Heat In the Time of Roti

Yvonne is shaping two roti at the same time. Next, they are rolled out, coated in coconut oil, and cooked on a tawa.

Yvonne is shaping two roti at the same time. Next, they are rolled out, coated in coconut oil, and cooked on a tawa.

The moment I stepped off the plane into the dense heat of Jamaica, I realized that there, on that island in the Caribbean sea, time itself could be consumed by heat. I wore no watch that week and never checked a cell phone or clock in passing. They were relics of structure. For this one week, I'd let the the long and bright days stretch on forever.

I've never been to Jamaica as a tourist. When I go, we stay with my aunt in what can only be described as a family compound in upper Kingston. We stay in the new house and endure the heat of the island without air conditioning. The days keep me holed up inside our family’s house, perched in front of a fan, either muted with heat-induced fatigue, or incessantly rambling about how hot I am. Once the mercury rises over 85 degrees fahrenheit I transform into a beast.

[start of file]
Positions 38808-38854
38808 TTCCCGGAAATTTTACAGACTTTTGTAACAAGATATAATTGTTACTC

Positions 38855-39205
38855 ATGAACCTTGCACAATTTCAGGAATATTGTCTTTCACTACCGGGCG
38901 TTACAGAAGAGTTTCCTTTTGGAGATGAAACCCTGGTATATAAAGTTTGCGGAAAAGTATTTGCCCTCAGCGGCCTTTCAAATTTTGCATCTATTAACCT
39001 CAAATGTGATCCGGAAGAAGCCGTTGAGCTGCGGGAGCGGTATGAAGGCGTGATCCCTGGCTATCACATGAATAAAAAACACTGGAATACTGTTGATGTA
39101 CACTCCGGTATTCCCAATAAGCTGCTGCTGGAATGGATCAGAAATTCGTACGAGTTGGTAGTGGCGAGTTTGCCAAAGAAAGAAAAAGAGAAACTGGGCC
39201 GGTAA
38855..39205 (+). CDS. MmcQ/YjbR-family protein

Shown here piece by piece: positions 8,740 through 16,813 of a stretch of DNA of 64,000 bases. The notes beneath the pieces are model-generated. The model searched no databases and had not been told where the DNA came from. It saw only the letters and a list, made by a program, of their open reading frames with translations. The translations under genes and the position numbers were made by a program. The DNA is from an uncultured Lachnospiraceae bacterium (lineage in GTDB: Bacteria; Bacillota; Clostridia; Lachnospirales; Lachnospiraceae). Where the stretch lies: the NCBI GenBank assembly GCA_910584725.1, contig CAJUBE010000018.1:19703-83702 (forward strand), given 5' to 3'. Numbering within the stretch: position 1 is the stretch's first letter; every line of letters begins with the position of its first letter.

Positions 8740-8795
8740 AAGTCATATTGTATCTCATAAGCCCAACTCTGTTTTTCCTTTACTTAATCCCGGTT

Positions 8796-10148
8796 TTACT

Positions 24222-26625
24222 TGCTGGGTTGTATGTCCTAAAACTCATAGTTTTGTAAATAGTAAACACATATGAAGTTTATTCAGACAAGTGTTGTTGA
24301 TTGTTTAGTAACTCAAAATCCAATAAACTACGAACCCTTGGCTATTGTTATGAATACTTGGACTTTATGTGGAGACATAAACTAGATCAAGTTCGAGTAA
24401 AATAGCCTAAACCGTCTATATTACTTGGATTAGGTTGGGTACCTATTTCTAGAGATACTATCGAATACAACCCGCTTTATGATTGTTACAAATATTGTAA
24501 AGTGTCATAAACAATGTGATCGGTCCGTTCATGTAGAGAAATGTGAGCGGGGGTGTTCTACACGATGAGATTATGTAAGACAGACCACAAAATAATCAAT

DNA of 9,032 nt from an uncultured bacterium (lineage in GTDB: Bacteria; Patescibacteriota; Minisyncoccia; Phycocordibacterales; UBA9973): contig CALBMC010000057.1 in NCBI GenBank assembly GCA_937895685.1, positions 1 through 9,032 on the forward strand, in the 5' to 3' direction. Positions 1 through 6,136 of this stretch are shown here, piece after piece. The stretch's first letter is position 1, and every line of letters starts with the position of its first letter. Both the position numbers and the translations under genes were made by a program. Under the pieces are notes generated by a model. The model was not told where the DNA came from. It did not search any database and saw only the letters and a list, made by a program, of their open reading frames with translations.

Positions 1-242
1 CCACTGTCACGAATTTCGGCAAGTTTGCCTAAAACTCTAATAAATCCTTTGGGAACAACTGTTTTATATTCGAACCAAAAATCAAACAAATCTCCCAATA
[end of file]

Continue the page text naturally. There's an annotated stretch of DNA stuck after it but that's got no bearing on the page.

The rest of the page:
A strange selfishness comes over me in this weather. With every creeping degree, I lose an ounce of compassion and seek out the coolness with little consideration for shame.

Ice is hoarded and hidden.
Sleep comes with a shocking stillness.
We do not discuss the weather.

But there is the fan. I'd build a shrine and worship at the feet of this most precious oscillating contraption. 

That week in Jamaica, land of my father, I learned two things about myself: Firstly, that I would do nearly anything to escape the heat—and secondly, and far more importantly—I would forsake even more, including respite from solar oppression, to learn how to cook roti from my Aunt Yvonne.